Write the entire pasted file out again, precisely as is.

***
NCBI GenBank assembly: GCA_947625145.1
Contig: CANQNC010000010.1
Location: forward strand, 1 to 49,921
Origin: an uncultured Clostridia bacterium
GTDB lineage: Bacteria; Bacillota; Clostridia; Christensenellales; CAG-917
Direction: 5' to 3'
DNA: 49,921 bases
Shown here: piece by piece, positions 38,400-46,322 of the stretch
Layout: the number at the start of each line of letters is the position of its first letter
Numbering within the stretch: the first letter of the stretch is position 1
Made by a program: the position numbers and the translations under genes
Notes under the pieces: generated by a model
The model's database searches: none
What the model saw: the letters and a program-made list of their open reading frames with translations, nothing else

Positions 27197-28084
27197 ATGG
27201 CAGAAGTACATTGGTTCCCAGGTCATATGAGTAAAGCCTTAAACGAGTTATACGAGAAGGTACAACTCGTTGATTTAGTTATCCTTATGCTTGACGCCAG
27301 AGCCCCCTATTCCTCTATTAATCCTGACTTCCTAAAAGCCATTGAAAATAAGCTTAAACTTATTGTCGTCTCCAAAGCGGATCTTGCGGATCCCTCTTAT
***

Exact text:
NCBI GenBank assembly: GCA_947625145.1
Contig: CANQNC010000010.1
Location: forward strand, 1 to 49,921
Origin: an uncultured Clostridia bacterium
GTDB lineage: Bacteria; Bacillota; Clostridia; Christensenellales; CAG-917
Direction: 5' to 3'
DNA: 49,921 bases
Shown here: piece by piece, positions 38,400-46,322 of the stretch
Layout: the number at the start of each line of letters is the position of its first letter
Numbering within the stretch: the first letter of the stretch is position 1
Made by a program: the position numbers and the translations under genes
Notes under the pieces: generated by a model
The model's database searches: none
What the model saw: the letters and a program-made list of their open reading frames with translations, nothing else

Positions 27197-28084
27197 ATGG
27201 CAGAAGTACATTGGTTCCCAGGTCATATGAGTAAAGCCTTAAACGAGTTATACGAGAAGGTACAACTCGTTGATTTAGTTATCCTTATGCTTGACGCCAG
27301 AGCCCCCTATTCCTCTATTAATCCTGACTTCCTAAAAGCCATTGAAAATAAGCTTAAACTTATTGTCGTCTCCAAAGCGGATCTTGCGGATCCCTCTTAT